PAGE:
Breast Cancer, Lymphedema, and a Possible Treatment Called LVA

Breast Cancer, Lymphedema, and a Possible Treatment Called LVA
This guest column is by Rachel Andrews of Gloucestershire, U.K., a Breast Cancer News reader who developed severe lymphedema (called lymphoedema in British English) as a result of her cancer treatments, and is undergoing a microsurgery procedure this week in an attempt to ease and correct that condition. Rachel asked to write this column so she could share with other breast cancer survivors similarly affected by lymphedema a potential surgical treatment.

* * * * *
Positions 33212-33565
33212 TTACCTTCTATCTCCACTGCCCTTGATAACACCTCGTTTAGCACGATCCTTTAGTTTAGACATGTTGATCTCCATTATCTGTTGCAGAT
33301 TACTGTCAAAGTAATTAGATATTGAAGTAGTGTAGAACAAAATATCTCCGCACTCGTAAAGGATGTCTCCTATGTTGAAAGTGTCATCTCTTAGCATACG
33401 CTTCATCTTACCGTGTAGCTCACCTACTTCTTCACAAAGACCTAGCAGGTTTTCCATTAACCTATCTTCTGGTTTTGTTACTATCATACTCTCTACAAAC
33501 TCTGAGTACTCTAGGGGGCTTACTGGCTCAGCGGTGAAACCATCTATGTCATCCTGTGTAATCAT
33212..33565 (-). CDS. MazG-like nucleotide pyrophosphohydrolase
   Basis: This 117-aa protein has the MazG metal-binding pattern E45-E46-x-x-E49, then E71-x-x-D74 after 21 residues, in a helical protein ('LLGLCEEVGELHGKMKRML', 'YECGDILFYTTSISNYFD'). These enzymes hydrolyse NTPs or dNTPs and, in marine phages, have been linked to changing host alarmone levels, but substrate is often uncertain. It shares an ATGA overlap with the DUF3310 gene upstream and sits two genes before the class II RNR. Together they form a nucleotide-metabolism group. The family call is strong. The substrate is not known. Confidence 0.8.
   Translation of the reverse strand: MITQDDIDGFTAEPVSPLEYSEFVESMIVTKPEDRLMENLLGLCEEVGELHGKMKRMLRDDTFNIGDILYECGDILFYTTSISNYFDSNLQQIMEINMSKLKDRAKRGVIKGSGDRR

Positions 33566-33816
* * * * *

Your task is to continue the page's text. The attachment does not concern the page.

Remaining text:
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Rachel Andrews I am full of life at 49, very soon to be 50 years old! I live in an old house, which I love, in a little village beside the River Severn in Gloucestershire with my husband of 23 years and our 18-year-old daughter. We also have identical twin sons who are at University in London, studying the same course at the same university! I have been a nurse since 1986 and currently work in Health Visiting. I love my garden, and we have two dogs, the coolest ginger tomcat, an ancient Angora goat and many free-ranging chickens. I am a member of a very active choir and the local book club. I try to continue with all my interests, work, and a busy, happy social life — while struggling with lymphedema, but it has become debilitating. My story began on Christmas Eve 2013. I had been referred to a breast clinic for what I was sure would be another innocent cyst in my left breast. I remember feeling irritated that the biopsy taken that day prevented me from joining friends
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